Philosophy sin mas? No. Philosophy y mas!

Common questions asked of us who teach and write on “Latin American” philosophy (or, in my case, “Mexican” philosophy) include the following (always asked in a somewhat passive-aggressive tone): What is that? What makes Latin American philosophy “Latin American”? Isn’t philosophy just philosophy? These questions are always followed by one or more statements of belief that are supposed to settle, once and for all, the questions just asked: We don’t ask what makes German philosophy German…it’s just philosophy! Philosophy is universal and calling “Mexican” or “Greek” doesn’t add anything to it! When we reply that, by virtue of its historical or cultural emergence, we can locate certain differences between Latin American philosophy and the rest of (at least) the Western philosophical tradition, or that the questions asked by Latin American philosophers express a difference that we find philosophically interesting, the interrogation usually stops (at least that has been my experience), but not before a version of “Ok! Well, you’ll have to tell me about it sometime” is condescendingly expressed or uttered with feigned curiosity.
Of course, the question is legitimate, especially if one has been taught that something is philosophy if and only if its pronouncements are universalizable, impersonal, absolutely detached from any human situation, and applicable to all for all time. And that something is philosophy if it has all of these things and more, and not just one of them, so that if a pronouncement has universal validity it cannot be attached to some human situation. Naturally, the person who asks the question into the Latin Americanness of our philosophy will find it strange that we seem to want to localize it in a specific geo-political space, and that’s why they ask it. They will, naturally, think that such localizations will introduce impurities into the mix; that the philosophical well can only be polluted by such introductions.
These concerns or worries over the purity of philosophy are not new, and anyone with any decency will surely respect philosophy’s history and traditions and affirm that Philosophy does not allow for the impurities of history, culture, or concrete life. For this reason, that of faithfulness to the dogma of tradition or the force of Eurocentric authority, Mexican philosophers would like nothing more than to be recognized for simply being philosophers without the added burden of being “Mexican” philosophers. The adjective seems to dilute their chosen task, as it suggests that this philosophizing and this philosophy is of a particular kind, that it is different, and thus, somehow not pure, unbiased, philosophy. “Mexican,” or “Latin American,” are derogatory terms when paired with “philosophy,” and as such, an affront to those who practice philosophy in Mexico or Latin America.
I’d like to suggest the opposite: that the addition of the adjective adds value to that philosophizing and, moreover, to its readers, present and future; that the quest for purity in philosophy exclude and marginalizes voices and thinking; that, in our time, all that we can hope for from “universality” is the possibility of sharing an insight that survives its transit in space and time—this need not be atemporal, as the insight might flame out, lose all value, in a generation or two, depending on our historical circumstance. Moreover, that the desire for purity can only lead to conflict and anxiety.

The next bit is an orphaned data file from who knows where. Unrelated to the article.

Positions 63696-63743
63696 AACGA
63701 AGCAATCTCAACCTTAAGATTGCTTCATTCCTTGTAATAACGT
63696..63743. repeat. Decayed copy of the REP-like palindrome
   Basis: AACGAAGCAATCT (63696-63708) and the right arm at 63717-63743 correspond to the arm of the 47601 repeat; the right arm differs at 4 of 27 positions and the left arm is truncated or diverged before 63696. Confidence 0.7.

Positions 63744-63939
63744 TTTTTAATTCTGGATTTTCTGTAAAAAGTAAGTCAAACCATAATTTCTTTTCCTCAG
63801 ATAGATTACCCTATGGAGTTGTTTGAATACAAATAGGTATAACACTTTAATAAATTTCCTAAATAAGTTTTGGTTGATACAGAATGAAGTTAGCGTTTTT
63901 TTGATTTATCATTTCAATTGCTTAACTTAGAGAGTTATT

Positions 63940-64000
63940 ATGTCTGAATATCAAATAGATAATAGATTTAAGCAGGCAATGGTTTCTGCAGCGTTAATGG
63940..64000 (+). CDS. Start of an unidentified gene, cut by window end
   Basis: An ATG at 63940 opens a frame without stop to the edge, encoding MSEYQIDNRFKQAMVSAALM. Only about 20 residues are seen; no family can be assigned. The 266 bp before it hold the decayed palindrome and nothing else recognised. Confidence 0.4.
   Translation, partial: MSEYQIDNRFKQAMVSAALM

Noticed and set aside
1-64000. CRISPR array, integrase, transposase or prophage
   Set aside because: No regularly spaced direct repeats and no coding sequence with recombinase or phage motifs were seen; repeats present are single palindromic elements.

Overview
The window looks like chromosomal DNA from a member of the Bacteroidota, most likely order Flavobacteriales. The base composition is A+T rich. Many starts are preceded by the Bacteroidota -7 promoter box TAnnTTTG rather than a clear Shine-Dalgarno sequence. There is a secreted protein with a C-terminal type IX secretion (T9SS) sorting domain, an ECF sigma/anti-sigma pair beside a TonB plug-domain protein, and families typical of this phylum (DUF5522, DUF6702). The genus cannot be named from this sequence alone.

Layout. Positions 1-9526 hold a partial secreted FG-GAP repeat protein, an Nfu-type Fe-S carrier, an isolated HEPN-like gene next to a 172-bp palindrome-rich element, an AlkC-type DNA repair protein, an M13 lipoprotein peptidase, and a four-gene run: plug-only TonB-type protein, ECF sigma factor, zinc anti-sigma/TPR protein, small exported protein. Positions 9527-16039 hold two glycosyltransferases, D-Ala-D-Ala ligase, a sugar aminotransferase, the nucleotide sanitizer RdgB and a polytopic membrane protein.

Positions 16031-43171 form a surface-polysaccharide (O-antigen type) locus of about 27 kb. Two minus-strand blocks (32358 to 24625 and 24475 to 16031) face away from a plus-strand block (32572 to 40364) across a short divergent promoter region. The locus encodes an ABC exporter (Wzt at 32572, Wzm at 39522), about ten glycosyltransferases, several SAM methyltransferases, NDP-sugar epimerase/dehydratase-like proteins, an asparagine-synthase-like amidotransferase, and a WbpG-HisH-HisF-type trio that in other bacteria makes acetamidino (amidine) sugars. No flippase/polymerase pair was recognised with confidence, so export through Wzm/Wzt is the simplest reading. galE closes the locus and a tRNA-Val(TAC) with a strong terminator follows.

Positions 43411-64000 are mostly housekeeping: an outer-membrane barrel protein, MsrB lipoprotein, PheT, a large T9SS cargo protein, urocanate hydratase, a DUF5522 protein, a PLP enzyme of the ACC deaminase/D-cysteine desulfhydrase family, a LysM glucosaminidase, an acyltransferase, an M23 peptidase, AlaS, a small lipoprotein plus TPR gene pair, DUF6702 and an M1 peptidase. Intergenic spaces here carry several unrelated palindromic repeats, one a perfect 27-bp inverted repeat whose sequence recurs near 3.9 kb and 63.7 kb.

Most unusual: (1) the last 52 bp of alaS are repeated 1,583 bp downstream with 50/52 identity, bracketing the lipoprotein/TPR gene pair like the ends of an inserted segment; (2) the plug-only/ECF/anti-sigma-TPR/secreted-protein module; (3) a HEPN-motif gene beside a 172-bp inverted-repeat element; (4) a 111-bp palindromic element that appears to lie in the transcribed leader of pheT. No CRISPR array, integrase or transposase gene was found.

In his Filosofía americana como filosofía sin más of 1969, the unimpeachable Leopoldo Zea famously argued that Mexican, or Latin American, philosophy should be understood as filosofía sin más, that is, as simply philosophy and nothing more. By “nothing more” he meant, of course, that Mexican philosophy should be thought of in the same way that we think of Greek, Roman, or German philosophy. And this is how Latin American philosophers, and most North American philosophers, would like to think of philosophy that emerges from, concerns itself with, or speaks to, the Latin American world, namely, as a philosophy that deals with universals and transcendentals. But, as we have seen, this is not the case; this is not what philosophy in Latin America concerns itself with, nor what gives it its character as philosophy or as valuable. Philosophy sin más can only be an ideal, both for Zea, for Western philosophers, or for us. And indeed, this is how Zea, in his “Dialectica,” understands “sin más.” Speaking of the picture of humanity that he and the members of Hyperion are painting for their people, he writes: “We don’t tell [the Mexican] what he is, certainly, we tell him what he must be. In drawing the profile of man in Mexico we are also drawing the profile of man sin más” (214). This is a pragmatic “sin más,” one that sketches a possibility and a trajectory. In the same way, a philosophy without apology, without history or culture, is an ideal, but not a reality. In its reality, Mexican philosophy can only be thought as being philosophy y más, that is, as philosophy and then some. It is this y más that defines it; it is this that makes it valuable for Latino life.

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